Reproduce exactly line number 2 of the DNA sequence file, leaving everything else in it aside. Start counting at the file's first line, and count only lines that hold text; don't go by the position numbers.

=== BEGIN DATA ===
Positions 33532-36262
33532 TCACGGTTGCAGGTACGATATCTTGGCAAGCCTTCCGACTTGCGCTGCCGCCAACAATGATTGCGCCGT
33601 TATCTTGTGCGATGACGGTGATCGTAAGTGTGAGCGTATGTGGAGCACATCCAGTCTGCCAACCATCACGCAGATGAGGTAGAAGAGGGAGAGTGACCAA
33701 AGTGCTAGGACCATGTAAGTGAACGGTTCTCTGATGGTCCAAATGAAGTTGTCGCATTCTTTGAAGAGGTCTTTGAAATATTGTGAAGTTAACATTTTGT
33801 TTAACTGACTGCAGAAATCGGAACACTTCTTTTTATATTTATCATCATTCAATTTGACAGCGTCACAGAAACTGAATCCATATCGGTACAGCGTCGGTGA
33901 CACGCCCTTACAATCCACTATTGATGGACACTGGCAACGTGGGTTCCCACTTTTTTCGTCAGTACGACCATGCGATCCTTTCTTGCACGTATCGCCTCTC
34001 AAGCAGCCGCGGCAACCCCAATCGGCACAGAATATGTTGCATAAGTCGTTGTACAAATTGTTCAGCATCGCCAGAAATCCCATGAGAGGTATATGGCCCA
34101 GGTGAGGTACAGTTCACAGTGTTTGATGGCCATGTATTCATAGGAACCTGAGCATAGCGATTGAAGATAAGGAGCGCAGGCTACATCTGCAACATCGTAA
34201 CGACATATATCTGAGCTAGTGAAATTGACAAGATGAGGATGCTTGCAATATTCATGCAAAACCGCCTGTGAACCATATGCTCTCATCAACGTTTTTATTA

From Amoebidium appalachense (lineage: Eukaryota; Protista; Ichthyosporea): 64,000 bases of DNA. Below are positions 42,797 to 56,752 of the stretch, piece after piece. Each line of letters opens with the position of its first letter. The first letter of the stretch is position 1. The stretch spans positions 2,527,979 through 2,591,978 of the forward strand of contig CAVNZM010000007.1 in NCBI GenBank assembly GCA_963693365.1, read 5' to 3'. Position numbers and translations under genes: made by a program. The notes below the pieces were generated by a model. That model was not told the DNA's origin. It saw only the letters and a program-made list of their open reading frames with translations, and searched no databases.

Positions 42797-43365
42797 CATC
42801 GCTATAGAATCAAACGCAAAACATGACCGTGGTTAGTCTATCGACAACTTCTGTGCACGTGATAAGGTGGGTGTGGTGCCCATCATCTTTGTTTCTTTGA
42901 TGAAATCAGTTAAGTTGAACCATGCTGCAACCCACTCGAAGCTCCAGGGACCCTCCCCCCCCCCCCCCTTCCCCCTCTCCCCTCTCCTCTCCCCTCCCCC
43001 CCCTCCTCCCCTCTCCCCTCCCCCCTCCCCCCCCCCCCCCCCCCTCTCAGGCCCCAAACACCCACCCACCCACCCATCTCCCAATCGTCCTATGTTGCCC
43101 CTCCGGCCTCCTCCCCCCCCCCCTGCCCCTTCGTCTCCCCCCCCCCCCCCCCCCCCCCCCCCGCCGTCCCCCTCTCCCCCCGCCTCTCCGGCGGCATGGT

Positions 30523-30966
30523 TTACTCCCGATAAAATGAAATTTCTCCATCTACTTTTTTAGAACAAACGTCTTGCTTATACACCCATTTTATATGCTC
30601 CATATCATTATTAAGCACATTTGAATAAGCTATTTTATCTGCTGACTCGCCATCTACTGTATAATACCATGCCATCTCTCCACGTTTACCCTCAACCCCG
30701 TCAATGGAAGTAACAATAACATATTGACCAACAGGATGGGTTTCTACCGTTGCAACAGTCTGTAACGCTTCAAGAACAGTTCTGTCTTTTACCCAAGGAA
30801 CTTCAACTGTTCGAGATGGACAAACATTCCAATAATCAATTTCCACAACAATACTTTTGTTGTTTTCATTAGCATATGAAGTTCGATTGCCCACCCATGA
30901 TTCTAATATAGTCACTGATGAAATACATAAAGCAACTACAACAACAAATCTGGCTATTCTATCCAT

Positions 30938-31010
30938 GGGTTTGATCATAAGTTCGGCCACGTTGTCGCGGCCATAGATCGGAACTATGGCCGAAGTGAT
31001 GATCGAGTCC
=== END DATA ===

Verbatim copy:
33532 TCACGGTTGCAGGTACGATATCTTGGCAAGCCTTCCGACTTGCGCTGCCGCCAACAATGATTGCGCCGT